Why repeat a 28-day negative HIV test at three months?
I don’t understand how if a 28 day Duo test when negative is conclusive, why does the information on i-Base say …
“As with antibody tests, a small percentage of people may have a delayed response to HIV so people using this test four weeks after any potential exposure are routinely recommended to confirm a negative result three months later.”
I was negative at 35 days and was moving on with my life until I read this,
Answer: Simon Collins
The context of HIV testing is quite complicated.
Even with tests that are incredibly accurate, health care workers have a duty to explain the best chance for a confirmed negative status.
In the UK, even with dual antibody/antigen test, guidelines for many years stuck to the three-month window from exposure before testing. This was historical and in my personal opinion, out of date given the advances in the testing technology.
In March 2010, one of the professional associations involved in HIV testing – the British Association for Sexual Health and HIV (BASHH) – released updated guidelines, recognising that the vast majority of infections (over 95%) were likely to be detected after four weeks (ie by four weeks after the exposure). They also recommend a confirmation test three months later, and as i-Base are based in the UK, we want to provide consistent information, as long as this is supported by evidence. See below for the statement’s exact wording.
This change is welcomed. The current technology does not support any need for most people to have the stress of waiting an additional two months because of outdated guidelines. Unfortunately, we still hear of clinics that have still not changed their practice.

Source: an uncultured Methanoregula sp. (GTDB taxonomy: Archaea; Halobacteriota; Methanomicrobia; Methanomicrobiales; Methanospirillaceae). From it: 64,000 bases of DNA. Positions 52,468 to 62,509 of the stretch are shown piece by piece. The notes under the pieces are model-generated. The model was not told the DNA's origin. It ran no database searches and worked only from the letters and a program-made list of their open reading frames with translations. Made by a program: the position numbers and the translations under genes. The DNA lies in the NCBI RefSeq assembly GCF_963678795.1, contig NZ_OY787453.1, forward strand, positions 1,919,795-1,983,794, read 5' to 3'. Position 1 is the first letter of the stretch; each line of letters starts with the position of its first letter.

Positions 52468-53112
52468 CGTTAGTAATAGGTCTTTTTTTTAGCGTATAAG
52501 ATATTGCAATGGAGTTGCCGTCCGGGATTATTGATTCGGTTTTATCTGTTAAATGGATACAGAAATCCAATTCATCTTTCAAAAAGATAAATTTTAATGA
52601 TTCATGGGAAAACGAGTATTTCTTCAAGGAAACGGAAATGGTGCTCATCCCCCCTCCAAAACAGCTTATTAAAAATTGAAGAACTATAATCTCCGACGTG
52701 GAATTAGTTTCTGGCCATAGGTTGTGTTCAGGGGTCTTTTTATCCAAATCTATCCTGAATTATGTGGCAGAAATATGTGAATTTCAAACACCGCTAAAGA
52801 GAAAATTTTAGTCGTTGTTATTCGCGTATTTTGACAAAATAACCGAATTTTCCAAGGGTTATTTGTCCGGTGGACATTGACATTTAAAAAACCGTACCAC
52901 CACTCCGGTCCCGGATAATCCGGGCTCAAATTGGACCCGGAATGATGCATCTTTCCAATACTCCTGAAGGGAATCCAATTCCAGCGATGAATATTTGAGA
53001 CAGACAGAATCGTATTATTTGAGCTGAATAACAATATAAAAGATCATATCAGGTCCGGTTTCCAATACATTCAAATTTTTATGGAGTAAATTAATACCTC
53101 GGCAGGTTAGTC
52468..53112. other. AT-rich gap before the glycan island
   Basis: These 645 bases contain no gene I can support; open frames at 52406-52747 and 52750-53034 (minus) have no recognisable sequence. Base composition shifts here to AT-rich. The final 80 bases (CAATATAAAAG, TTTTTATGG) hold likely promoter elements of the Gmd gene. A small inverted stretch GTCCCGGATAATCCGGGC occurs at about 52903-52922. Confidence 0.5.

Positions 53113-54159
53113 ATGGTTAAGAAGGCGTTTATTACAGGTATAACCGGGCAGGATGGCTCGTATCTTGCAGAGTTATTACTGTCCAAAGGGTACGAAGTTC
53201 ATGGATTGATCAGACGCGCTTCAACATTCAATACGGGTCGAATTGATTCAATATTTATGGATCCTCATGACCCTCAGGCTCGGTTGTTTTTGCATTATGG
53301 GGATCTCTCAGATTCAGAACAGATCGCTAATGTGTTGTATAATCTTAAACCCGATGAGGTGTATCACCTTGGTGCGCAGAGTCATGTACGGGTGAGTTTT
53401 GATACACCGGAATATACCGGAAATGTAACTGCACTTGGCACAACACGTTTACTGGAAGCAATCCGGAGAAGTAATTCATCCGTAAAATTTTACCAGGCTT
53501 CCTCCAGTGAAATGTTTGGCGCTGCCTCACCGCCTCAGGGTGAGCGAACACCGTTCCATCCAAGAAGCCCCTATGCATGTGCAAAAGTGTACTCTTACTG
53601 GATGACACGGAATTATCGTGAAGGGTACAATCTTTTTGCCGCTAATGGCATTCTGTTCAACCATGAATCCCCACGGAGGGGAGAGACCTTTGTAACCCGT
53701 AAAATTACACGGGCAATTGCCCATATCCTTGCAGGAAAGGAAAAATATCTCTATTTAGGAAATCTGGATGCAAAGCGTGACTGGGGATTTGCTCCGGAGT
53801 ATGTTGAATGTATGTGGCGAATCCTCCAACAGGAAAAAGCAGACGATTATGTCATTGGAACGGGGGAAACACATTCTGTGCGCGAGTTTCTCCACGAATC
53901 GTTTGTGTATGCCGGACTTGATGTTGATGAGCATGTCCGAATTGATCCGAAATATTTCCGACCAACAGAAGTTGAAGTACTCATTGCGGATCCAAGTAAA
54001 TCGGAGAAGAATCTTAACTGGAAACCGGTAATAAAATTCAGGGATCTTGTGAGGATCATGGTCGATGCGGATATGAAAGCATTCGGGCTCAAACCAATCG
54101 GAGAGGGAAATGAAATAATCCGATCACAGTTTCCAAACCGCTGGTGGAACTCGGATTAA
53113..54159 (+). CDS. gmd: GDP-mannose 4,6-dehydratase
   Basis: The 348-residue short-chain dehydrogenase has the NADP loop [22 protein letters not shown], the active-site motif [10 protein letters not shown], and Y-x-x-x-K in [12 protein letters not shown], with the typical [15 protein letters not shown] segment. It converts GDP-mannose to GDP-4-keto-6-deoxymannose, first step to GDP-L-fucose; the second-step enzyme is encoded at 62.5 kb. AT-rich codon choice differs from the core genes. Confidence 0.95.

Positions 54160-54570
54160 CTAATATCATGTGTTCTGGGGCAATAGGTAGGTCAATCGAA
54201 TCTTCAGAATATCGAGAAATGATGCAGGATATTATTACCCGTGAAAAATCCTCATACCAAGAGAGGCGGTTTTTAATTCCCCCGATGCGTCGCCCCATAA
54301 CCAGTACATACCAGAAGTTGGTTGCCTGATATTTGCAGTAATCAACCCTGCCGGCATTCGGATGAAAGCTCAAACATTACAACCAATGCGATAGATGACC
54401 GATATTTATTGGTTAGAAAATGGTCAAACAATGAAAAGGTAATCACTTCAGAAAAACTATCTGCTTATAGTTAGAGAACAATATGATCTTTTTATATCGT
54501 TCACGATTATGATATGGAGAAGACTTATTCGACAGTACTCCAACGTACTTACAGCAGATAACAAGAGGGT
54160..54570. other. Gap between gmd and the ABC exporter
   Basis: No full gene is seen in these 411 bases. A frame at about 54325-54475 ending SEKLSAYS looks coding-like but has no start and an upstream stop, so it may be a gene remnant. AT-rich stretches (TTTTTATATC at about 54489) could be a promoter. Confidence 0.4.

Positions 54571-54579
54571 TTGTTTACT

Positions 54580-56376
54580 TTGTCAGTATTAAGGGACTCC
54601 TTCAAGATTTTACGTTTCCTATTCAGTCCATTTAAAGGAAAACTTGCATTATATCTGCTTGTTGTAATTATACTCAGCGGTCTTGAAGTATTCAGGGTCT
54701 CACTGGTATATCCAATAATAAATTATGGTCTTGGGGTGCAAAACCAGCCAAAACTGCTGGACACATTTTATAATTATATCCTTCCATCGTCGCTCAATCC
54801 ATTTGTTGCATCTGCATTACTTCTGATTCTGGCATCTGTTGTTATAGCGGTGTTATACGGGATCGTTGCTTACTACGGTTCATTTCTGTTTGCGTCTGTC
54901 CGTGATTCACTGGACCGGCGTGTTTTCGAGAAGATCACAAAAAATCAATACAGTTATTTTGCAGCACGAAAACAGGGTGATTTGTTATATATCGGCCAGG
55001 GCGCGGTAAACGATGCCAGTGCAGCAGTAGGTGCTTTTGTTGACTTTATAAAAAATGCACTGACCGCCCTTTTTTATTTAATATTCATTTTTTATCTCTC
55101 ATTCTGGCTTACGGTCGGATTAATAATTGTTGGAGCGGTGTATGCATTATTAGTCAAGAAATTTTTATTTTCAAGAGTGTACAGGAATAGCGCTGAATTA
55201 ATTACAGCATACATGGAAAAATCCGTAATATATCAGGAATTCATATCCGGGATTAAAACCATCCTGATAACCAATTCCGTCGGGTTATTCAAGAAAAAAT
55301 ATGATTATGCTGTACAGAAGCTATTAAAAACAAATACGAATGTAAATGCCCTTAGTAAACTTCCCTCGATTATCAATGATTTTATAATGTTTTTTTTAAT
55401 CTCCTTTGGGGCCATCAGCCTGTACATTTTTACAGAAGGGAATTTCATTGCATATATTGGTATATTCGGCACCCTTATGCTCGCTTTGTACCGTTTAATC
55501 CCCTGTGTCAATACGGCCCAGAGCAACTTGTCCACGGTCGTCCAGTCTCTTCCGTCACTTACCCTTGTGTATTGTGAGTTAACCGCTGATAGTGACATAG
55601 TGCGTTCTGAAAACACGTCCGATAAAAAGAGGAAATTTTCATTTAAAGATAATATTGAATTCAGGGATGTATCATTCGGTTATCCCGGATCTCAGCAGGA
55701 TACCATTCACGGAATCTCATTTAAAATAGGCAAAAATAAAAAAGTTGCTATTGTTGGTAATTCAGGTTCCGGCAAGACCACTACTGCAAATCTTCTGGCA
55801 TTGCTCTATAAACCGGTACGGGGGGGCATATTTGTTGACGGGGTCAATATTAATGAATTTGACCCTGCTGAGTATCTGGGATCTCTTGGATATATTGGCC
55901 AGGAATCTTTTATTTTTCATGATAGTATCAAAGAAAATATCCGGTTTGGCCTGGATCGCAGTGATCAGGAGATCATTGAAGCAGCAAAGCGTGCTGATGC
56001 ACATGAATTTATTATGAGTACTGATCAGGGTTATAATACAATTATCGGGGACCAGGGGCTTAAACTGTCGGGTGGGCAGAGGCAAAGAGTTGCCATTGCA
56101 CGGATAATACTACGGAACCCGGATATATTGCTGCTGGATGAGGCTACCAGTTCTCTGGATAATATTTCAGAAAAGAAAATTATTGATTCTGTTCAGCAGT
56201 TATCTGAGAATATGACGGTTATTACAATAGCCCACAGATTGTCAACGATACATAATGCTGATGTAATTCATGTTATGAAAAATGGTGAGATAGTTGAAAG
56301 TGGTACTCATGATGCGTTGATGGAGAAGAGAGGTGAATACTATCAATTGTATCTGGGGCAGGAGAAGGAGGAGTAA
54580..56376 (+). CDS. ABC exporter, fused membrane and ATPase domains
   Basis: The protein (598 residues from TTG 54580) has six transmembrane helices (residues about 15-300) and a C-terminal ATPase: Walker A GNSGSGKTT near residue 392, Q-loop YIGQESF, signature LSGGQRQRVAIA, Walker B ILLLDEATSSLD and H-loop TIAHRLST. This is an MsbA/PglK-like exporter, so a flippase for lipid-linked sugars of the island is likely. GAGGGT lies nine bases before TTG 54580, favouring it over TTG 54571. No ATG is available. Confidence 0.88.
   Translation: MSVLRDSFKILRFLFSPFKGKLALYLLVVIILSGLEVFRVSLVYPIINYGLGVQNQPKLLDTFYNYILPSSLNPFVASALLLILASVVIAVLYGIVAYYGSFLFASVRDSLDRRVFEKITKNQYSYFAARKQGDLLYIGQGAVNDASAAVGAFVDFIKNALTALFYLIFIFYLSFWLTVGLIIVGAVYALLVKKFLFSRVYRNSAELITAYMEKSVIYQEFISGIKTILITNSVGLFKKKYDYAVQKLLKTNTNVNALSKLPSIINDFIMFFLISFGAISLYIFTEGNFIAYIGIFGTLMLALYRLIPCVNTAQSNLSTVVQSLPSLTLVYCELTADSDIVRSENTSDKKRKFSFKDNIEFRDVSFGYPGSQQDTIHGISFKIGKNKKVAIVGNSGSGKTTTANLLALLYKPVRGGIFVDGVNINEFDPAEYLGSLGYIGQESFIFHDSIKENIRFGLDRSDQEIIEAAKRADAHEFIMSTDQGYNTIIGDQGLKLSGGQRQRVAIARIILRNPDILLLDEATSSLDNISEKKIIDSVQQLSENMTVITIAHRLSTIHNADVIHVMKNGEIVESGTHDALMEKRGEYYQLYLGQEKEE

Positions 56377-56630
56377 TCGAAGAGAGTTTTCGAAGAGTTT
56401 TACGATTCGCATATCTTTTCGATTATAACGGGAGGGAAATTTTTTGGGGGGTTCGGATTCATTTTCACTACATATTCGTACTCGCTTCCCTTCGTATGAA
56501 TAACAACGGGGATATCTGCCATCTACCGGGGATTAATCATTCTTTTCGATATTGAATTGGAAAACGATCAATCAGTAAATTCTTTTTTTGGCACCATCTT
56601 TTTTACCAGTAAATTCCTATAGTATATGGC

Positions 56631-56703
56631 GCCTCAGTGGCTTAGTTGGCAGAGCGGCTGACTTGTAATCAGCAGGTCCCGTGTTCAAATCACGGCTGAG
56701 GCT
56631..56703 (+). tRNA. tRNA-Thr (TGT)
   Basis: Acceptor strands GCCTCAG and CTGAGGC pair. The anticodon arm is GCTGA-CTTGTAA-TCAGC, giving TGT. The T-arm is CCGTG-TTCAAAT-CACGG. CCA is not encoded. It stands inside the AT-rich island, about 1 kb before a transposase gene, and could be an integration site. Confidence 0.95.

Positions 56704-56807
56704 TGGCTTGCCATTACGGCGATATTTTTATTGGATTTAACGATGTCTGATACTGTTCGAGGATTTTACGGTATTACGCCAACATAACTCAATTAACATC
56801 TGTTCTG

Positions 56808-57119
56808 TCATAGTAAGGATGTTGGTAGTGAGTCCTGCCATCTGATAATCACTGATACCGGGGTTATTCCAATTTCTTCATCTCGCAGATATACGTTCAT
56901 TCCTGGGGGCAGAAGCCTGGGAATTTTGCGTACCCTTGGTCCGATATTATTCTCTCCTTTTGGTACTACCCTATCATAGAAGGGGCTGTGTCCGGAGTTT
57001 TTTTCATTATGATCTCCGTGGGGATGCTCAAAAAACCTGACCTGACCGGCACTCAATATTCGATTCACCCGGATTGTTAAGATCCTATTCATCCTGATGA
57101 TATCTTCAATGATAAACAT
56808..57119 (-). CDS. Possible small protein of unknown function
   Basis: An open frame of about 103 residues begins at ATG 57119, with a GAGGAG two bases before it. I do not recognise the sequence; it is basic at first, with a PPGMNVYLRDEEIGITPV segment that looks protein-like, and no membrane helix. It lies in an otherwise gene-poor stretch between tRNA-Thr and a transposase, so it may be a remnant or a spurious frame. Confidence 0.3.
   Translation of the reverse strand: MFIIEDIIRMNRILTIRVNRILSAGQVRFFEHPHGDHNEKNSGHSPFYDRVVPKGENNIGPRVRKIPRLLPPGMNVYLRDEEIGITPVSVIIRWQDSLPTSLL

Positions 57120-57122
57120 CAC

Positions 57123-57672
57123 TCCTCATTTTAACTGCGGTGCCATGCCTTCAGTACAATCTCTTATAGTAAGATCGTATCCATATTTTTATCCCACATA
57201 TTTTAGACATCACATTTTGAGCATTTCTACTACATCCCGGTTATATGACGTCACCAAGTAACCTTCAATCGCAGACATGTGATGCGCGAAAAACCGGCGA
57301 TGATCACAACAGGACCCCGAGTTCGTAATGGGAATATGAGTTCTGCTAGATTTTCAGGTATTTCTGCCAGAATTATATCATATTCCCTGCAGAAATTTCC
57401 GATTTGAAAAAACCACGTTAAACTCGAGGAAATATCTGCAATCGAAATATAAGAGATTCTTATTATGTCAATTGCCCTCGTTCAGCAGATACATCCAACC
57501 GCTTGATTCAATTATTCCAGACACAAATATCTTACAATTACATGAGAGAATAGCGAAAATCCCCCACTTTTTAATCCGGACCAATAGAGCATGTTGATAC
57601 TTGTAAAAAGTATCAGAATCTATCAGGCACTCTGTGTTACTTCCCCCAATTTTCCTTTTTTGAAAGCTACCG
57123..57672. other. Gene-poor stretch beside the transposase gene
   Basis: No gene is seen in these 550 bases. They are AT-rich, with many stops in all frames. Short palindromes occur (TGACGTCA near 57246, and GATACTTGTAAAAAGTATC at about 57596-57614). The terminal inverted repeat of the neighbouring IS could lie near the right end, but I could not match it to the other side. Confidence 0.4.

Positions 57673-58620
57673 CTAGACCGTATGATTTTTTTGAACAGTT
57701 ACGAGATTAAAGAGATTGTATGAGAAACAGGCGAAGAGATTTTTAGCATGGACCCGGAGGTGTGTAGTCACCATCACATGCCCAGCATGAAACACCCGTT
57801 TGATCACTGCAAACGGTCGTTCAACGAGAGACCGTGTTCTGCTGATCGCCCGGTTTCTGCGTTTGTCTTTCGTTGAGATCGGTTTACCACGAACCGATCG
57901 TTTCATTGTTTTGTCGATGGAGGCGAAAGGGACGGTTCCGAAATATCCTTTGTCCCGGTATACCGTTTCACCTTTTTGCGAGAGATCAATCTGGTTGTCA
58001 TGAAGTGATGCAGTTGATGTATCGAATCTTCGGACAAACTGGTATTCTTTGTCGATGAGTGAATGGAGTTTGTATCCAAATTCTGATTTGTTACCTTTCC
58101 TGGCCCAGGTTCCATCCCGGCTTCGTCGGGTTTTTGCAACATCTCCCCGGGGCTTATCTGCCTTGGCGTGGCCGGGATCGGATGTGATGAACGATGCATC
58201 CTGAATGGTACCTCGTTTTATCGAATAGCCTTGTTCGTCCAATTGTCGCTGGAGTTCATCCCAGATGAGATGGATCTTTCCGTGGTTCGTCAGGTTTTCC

I understand that the reason for recommending the confirmatory test is two-fold:
i) A small number of people have individual responses to HIV that may not be picked up by the test at 28 days. When the tests are approved, this is based on a panel of responses from an extensive store of timed blood samples. These show that some samples pick up a positive test result after only a week and some after more than a month, but that most are positive for the p-24 antigen at around 15 days. Some people may not produce enough P-24 antigen for the test to pick this up though, so together with the antibody response, the combined test are still more than 95% accurate at four weeks.
ii) The second reason relates to the possibility that someone who is not picked up, might put another person at risk of HIV. This duty of care should be explained when you take the test the test and are given the results. So although you have almost certainly not caught HIV, you should use condoms with sexual partners, until the confirmatory result.
I wish there was an accurate test at two weeks or one day, but there isn’t. The technology is more complicated than most people realise, and the concern for future transmission of HIV, however slight the possibility, is a professional health care concern.
Please don’t let this cause you stress, you are almost certainly HIV-negative, but this is the detailed reason.
15 March 2010
HIV testing using the latest (4th generation) tests are recommended in the BHIVA/BASHH/BIS UK guidelines for HIV testing (2008). These assays [tests] test for HIV antibodies and p24 antigen simultaneously. They will detect the great majority of individuals who have been infected with HIV at one month (4 weeks) after specific exposure.
Patients attending for HIV testing who identify a specific risk occurring more that 4 weeks previously, should not be made to wait 3 months (12 weeks) before HIV testing. They should be offered a 4th generation laboratory HIV test and advised that a negative result at 4 weeks post exposure is very reassuring/highly likely to exclude HIV infection. An additional HIV test should be offered to all persons at 3 months (12 weeks) to definitively exclude HIV infection. Patients at lower risk may opt to wait until 3 months to avoid the need for HIV testing twice.